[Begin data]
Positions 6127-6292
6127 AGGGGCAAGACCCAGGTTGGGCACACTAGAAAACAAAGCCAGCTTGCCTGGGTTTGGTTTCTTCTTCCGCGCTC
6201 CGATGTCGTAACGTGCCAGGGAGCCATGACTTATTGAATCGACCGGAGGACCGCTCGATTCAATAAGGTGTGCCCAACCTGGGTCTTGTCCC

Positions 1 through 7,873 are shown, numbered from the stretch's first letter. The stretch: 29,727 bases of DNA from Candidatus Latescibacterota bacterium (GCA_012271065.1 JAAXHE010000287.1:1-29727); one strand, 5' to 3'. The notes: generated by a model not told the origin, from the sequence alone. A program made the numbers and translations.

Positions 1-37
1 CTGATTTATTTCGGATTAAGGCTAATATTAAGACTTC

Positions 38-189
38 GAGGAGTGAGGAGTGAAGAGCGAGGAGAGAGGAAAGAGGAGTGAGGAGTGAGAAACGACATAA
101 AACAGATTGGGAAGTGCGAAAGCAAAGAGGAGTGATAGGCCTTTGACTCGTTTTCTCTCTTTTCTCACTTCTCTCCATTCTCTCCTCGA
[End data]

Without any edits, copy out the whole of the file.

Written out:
Positions 6127-6292
6127 AGGGGCAAGACCCAGGTTGGGCACACTAGAAAACAAAGCCAGCTTGCCTGGGTTTGGTTTCTTCTTCCGCGCTC
6201 CGATGTCGTAACGTGCCAGGGAGCCATGACTTATTGAATCGACCGGAGGACCGCTCGATTCAATAAGGTGTGCCCAACCTGGGTCTTGTCCC

Positions 1 through 7,873 are shown, numbered from the stretch's first letter. The stretch: 29,727 bases of DNA from Candidatus Latescibacterota bacterium (GCA_012271065.1 JAAXHE010000287.1:1-29727); one strand, 5' to 3'. The notes: generated by a model not told the origin, from the sequence alone. A program made the numbers and translations.

Positions 1-37
1 CTGATTTATTTCGGATTAAGGCTAATATTAAGACTTC

Positions 38-189
38 GAGGAGTGAGGAGTGAAGAGCGAGGAGAGAGGAAAGAGGAGTGAGGAGTGAGAAACGACATAA
101 AACAGATTGGGAAGTGCGAAAGCAAAGAGGAGTGATAGGCCTTTGACTCGTTTTCTCTCTTTTCTCACTTCTCTCCATTCTCTCCTCGA